The life of a substitute teacher is an interesting one. On any given day, you may be required to walk into a completely foreign school, and command respect the moment you walk through the front gates. This can often be belied by the fact that you have a fruit cup packed in your bag for recess, and often have difficulty finding the front office.
I teach English to college students who don't want to learn English. I teach Freshman Composition. It is a required course, which means all students have to take it, whether they are majoring in math, science, computer engineering, architecture, medicine, or underwater basketweaving. Very few are majoring in English. Very few want to be in the room. Very few see any point in taking English AGAIN. They've taken it every year they've been in school. They speak (at least most of them) English (I do get some non-native speakers sometimes), or some variation of it, so enough already. My classroom is the last place they want to be.
Recently I was working with a group of young students who were, as students do, resisting doing the task that I, the educator, wanted them to. I began to enter into the familiar dance that anyone who has ever worked with children likely knows well: Kids moving around the room, talking to friends, asking unrelated questions, raising their hand and telling long-winded, boring stories about their friend Carley’s pet hamster who pooped on the floor. Everybody laughs but you—because let's face it kid, your story sucks and I see what you’re trying to do here.
One of my classes is pretty verbose and rowdy. The code word is "social." I have not had much success in getting AND maintaining their attention this year. This class lags behind my other sections on a consistent basis when I am presenting lessons just because there are more interruptions from the class. Some interruptions are unwanted, like stupid 7th grade jokes about Uranus. Some are ok, like questions about how the material relates to them and other interesting tangents.
So you think you want to teach
Hello and thanks for stopping by!
In my life, I have had a variety of jobs and one career. I have worked at a smoothie shop, a bagel shop, an OBGYN office, and a car dealership to name a few. I was a substitute teacher for half of a school year before settling in to my career as a full-time elementary school teacher. After teaching for five years, I had my first child and decided to take off. I truly loved teaching, so I figured I could sub part-time so I’d still be able to teach occasionally.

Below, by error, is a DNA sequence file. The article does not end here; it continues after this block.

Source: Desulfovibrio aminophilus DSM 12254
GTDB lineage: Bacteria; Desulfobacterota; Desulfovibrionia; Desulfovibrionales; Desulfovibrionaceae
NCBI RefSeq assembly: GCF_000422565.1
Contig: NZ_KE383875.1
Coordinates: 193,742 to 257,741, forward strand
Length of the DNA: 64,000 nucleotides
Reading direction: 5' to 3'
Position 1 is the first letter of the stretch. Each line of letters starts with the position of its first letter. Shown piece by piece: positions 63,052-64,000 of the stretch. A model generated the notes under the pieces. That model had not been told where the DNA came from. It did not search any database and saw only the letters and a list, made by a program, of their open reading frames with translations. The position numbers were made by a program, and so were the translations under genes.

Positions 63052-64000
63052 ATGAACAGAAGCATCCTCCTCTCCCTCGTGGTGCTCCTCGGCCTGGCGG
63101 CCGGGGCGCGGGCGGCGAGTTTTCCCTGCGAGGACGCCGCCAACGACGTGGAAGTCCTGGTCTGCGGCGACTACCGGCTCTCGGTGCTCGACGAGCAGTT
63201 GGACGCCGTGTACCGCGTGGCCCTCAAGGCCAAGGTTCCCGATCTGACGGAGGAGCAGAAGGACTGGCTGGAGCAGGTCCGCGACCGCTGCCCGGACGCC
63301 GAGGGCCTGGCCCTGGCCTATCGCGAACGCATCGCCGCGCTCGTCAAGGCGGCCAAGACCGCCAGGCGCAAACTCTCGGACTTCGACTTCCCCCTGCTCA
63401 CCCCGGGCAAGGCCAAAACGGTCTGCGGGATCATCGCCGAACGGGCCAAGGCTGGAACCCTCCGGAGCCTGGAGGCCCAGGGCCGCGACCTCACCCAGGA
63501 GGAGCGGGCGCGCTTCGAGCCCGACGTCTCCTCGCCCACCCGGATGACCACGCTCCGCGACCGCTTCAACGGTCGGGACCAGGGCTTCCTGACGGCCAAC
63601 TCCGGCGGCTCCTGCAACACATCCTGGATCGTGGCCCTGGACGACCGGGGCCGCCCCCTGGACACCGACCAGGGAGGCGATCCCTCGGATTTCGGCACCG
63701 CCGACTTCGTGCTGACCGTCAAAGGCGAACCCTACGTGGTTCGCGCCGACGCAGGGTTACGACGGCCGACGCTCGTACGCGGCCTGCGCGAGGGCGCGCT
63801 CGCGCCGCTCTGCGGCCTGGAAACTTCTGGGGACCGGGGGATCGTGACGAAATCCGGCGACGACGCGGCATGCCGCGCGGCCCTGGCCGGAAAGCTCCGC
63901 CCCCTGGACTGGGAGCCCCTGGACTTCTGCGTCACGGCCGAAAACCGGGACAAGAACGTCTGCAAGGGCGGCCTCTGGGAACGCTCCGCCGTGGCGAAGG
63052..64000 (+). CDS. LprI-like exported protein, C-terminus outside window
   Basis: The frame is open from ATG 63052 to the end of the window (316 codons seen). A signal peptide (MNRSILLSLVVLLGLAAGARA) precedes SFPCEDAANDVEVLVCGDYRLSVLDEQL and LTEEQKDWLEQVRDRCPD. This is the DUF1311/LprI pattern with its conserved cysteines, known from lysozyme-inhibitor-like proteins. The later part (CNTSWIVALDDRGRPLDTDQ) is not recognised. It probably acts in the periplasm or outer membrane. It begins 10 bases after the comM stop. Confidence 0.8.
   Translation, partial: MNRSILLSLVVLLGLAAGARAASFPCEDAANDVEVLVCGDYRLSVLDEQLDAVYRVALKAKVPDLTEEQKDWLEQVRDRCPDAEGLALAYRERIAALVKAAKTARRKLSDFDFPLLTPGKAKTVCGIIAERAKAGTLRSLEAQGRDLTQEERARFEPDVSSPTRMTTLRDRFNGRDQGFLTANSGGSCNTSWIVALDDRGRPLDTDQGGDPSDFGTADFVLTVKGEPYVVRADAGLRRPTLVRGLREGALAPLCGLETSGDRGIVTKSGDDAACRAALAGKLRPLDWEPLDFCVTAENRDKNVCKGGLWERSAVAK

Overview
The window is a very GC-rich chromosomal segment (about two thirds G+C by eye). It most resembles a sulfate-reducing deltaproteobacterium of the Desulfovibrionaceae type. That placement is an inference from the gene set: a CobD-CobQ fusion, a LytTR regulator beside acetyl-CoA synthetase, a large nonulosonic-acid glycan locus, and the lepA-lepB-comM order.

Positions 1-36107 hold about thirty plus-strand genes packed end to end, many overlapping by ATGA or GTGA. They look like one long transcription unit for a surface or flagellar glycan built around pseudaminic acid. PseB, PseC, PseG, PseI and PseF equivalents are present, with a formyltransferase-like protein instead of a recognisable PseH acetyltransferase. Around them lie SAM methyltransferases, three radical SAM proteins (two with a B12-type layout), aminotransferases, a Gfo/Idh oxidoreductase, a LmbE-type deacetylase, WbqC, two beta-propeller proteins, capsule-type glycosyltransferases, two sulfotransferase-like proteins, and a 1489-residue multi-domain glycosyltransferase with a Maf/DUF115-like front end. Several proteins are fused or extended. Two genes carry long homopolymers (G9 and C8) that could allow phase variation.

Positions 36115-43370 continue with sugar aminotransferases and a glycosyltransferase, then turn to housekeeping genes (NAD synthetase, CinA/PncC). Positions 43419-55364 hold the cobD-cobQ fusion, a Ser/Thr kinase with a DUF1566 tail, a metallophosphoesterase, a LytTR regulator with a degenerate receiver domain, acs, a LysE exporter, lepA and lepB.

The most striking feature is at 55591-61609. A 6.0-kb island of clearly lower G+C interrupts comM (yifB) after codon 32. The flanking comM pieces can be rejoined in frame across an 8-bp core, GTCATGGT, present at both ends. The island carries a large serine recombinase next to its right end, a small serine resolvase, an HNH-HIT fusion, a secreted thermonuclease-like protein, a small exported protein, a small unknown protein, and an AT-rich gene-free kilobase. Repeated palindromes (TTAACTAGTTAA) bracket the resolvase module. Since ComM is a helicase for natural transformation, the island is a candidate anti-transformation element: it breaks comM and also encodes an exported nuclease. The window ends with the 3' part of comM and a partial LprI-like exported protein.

For the last 34 years, I've attempted to teach English to students who, for the most part, do not want to learn English. Have you ever tried to teach a puppy to sit? The puppy has no desire to sit. The puppy wants to frolic, run, play with toys. The last thing a puppy wants to do is sit. It's pretty much the same trying to teach students English.
I led a training this summer where teachers were introduced to a new science curriculum newly adopted by our district. The room was filled with excited but nervous energy. Many teachers commented about how they were excited to teach the new content and how the new curriculum would be so much better for their students. However, on the flip side of that coin, I also heard, "I'm not sure how I'm going to do this." The echos of this statement are familiar to me because, as an educator, I have whispered those words to myself multiple times over the years. I know how it feels to be presented with something new and being overwhelmed with the time and energy it will take to implement it into my teaching practices. During this training, these teachers were presented with the obstacles of time and technology, and I could almost read the defeat on some of their faces when they realized they were going to have to overcome challenges they weren't prepared to take on this school year. I cannot count how many times I have felt this way myself over the years. Usually, this defeated feeling comes when I'm told I need to collect behavioral data, or when I have to come up with Plan F for student intervention. But what I have learned recently is that it is these moments that are allowing me to grow as an educator. When I lean into the uncomfortable and overwhelming situations with a belief that there is a solution, then I find myself trying instead of letting the feeling of defeat win.
A campus is an extremely important element of college pedagogy. We don't consider everything that it does for us when we are there.
The year was 2008, I was in college and the first black U.S. President was just elected. I had no real direction in college at the time, just taking general classes. The victory of President Obama was a big deal. This is the first presidential election for me after high school. Second, I felt it was time for me to finally get involved and be up to date with politics. I knew, however this required much reading and history. All and any issues the president-elect has, they inherit from before. Their problems are not birthed from a vacuum.